In point of fact, the school system itself and the peer culture encouraged within it has created many of the problems that increasingly frustrate those parents who believe in actually parenting.  They find their beliefs and values undermined and ridiculed.  They become the outliers and the alienation between parent and child leads inexorably towards conflict and confusion.  They discover that their  child’s rights exceed their own and they are powerless to address situations constructively.  In such cases, parents increasingly feel powerless and indeed victims of a system that fails them as well as their children.

Apart from presenting a monopoly whose only escape is to pay significant amounts of money for those who are capable, it became apparent during covid that one of the primary roles of public education is that of a daycare.  Disruptions and the inconveniences resulting from strikes and the threat of strikes has generated funding increases based upon fear.  Given that unlike the the 1950’s and 60’s most marriages and families involve both partners working, it is no small matter to have to deal with these situations when they arise.  Indeed, given the existing economy, having both partners equally employed has become necessary to meet expenses.  The prospect of strikes threatens not only an interruption in student learning, but also a major financial burden given the additional expenses involved or a threat to the livelihood of the parents.  This implicit coercion by what is in essence an essential service, has been used repeatedly to serve self-interest in a most compelling manner.  

It remains to be seen therefore if the ultimate objective of the system as it exists is to serve students, to serve taxpayers or to serve the interests of those employed within it.  Is there any legitimate reason to have a school day that does not conform to the hours of a regular work day or to have long holidays so that children can go home to help their family on the farm?  Is there any reason why summer school is not mandatory to help students who fall behind to catch up or enrich their education?  Is there any reason why children should not experience failure as well as success?  Is there any reason why children should not be aware of their efforts and abilities relative to others?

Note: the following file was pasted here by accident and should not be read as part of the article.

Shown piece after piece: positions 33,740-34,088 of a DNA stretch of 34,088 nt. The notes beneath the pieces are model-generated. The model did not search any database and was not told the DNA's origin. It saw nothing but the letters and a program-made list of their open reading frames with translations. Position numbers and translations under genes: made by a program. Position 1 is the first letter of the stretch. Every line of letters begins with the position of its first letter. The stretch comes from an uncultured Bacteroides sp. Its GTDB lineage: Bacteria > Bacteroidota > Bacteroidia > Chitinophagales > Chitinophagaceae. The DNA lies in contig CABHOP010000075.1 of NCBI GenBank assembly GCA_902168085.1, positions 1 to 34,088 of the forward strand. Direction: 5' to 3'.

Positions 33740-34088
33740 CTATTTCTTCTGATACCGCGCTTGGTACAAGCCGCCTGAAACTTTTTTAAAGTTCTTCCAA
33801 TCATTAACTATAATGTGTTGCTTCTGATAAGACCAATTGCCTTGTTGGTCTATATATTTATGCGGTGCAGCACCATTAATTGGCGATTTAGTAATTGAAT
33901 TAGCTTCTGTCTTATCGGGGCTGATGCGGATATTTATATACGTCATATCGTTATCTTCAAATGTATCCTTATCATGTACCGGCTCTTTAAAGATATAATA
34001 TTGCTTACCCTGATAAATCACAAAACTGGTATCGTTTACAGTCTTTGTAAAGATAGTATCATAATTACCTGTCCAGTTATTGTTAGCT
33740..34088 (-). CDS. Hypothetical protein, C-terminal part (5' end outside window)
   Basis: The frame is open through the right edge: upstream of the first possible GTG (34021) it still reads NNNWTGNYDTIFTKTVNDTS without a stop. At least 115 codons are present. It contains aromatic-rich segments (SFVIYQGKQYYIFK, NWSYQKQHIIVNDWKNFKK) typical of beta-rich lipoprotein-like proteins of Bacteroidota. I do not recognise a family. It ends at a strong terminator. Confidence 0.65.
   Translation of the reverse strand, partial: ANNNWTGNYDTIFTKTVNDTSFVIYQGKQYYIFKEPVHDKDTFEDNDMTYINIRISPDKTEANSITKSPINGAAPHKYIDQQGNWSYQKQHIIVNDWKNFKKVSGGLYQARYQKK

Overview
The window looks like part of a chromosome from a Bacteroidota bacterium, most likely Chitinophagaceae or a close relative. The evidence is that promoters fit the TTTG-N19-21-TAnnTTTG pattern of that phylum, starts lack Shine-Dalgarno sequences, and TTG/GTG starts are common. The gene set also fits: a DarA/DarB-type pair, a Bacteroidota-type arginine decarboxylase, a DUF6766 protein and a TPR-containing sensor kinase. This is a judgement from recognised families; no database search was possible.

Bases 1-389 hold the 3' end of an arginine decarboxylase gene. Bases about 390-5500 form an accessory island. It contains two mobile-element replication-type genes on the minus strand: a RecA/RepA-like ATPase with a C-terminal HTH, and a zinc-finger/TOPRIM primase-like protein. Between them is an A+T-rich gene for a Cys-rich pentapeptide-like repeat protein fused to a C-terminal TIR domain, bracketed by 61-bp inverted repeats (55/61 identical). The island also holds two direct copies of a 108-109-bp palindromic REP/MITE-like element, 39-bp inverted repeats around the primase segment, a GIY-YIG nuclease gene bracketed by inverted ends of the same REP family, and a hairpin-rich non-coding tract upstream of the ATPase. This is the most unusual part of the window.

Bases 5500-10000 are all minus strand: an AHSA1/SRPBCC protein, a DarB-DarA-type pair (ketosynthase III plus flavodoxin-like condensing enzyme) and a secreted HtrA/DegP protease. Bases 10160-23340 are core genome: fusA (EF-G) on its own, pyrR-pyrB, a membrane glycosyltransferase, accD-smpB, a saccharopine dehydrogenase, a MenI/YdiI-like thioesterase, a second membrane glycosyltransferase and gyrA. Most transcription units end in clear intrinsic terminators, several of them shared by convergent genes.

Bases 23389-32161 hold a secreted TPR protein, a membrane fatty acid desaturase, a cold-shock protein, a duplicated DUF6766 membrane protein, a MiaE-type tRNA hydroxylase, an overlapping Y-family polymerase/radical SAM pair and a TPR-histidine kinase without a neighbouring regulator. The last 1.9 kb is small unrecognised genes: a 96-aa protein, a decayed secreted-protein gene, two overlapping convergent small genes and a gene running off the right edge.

I became a headmaster of a private preparatory school in Toronto in 1983 after leaving my university position.  I had exclusive power to hire and fire staff.  I quickly learned that poor teachers were a liability not only in terms of the students they taught but also their more accomplished colleagues and the existence of the school itself.  I therefore started to view my staff as I would a professional basketball team.  As the school only accepted students into a pre-university program in Grade 12, I quickly found that teachers with advanced degrees were often better able to prepare students for the expectations of university than those with a pass BA and an OTC (Ontario Teacher’s Certificate).  Those who had personally exhibited a genuine love of leaning in pursuit of their studies were seemingly better able to impart that to their students.  As a result, more than half of my teaching staff had Ph.D.’s or advanced degrees .  I found that teachers with OTC’s offered no guarantee of professionalism or competency and that the true measure of a good teacher was best based upon personality plus knowledge.  The resulting staff was exemplary and there was a true sense of unity based upon the realization of a common commitment to learning and commensurately with teaching.  When a decade later I became the headmaster of a unionized (OPSEU) private secondary school, I found that I was forced to offer the teaching of calculus during the summer to the English teacher who thankfully declined. Longevity of employment outweighed performance and any assessment of performance was severely impeded.  After two years, I could stand it no longer.

Private schools are ultimately accountable to their clients for their continued existence.  That existence depends upon fulfilling promises and being accountable.  Schools that fail to do so fail.  The public system has no such safeguards to measure service and as such are largely unaccountable.  Moreover their public funding and guaranteed employment engenders a sense of entitlement and complacency only enjoyed by other groups with similar funding.  The central question remains whether or not the actual mission is to serve clients or serve themselves.  I am not suggesting that the public system is devoid of merit or that there are no good people involved within it.  However, I think that it is equally unrealistic to assert that self-interest is not an overwhelming sentiment of the majority of its stakeholders,  Public money may be public but its origins are private citizens and as such should serve their interests rather than those of specific interest groups who absorb those funds without a commensurate level of contribution to the public at large.